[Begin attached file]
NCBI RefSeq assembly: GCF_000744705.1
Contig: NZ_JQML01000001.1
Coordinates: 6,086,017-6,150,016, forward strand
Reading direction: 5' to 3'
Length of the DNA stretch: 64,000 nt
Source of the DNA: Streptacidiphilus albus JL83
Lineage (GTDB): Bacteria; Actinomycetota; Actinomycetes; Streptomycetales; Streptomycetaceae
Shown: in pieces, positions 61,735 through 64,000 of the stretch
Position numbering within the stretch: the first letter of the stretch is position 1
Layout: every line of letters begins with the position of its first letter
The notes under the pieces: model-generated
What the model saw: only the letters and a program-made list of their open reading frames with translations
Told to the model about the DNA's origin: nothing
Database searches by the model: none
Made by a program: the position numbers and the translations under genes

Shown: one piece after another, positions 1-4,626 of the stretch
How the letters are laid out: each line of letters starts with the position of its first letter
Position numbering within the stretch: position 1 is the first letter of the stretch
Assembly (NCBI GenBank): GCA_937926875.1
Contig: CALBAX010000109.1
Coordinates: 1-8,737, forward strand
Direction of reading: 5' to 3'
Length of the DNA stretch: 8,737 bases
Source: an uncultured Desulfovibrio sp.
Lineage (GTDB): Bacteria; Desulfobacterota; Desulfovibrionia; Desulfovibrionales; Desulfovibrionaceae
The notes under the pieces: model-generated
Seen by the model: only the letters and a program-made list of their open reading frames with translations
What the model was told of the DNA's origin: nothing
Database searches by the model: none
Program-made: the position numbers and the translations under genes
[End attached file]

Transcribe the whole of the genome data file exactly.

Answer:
NCBI RefSeq assembly: GCF_000744705.1
Contig: NZ_JQML01000001.1
Coordinates: 6,086,017-6,150,016, forward strand
Reading direction: 5' to 3'
Length of the DNA stretch: 64,000 nt
Source of the DNA: Streptacidiphilus albus JL83
Lineage (GTDB): Bacteria; Actinomycetota; Actinomycetes; Streptomycetales; Streptomycetaceae
Shown: in pieces, positions 61,735 through 64,000 of the stretch
Position numbering within the stretch: the first letter of the stretch is position 1
Layout: every line of letters begins with the position of its first letter
The notes under the pieces: model-generated
What the model saw: only the letters and a program-made list of their open reading frames with translations
Told to the model about the DNA's origin: nothing
Database searches by the model: none
Made by a program: the position numbers and the translations under genes

Shown: one piece after another, positions 1-4,626 of the stretch
How the letters are laid out: each line of letters starts with the position of its first letter
Position numbering within the stretch: position 1 is the first letter of the stretch
Assembly (NCBI GenBank): GCA_937926875.1
Contig: CALBAX010000109.1
Coordinates: 1-8,737, forward strand
Direction of reading: 5' to 3'
Length of the DNA stretch: 8,737 bases
Source: an uncultured Desulfovibrio sp.
Lineage (GTDB): Bacteria; Desulfobacterota; Desulfovibrionia; Desulfovibrionales; Desulfovibrionaceae
The notes under the pieces: model-generated
Seen by the model: only the letters and a program-made list of their open reading frames with translations
What the model was told of the DNA's origin: nothing
Database searches by the model: none
Program-made: the position numbers and the translations under genes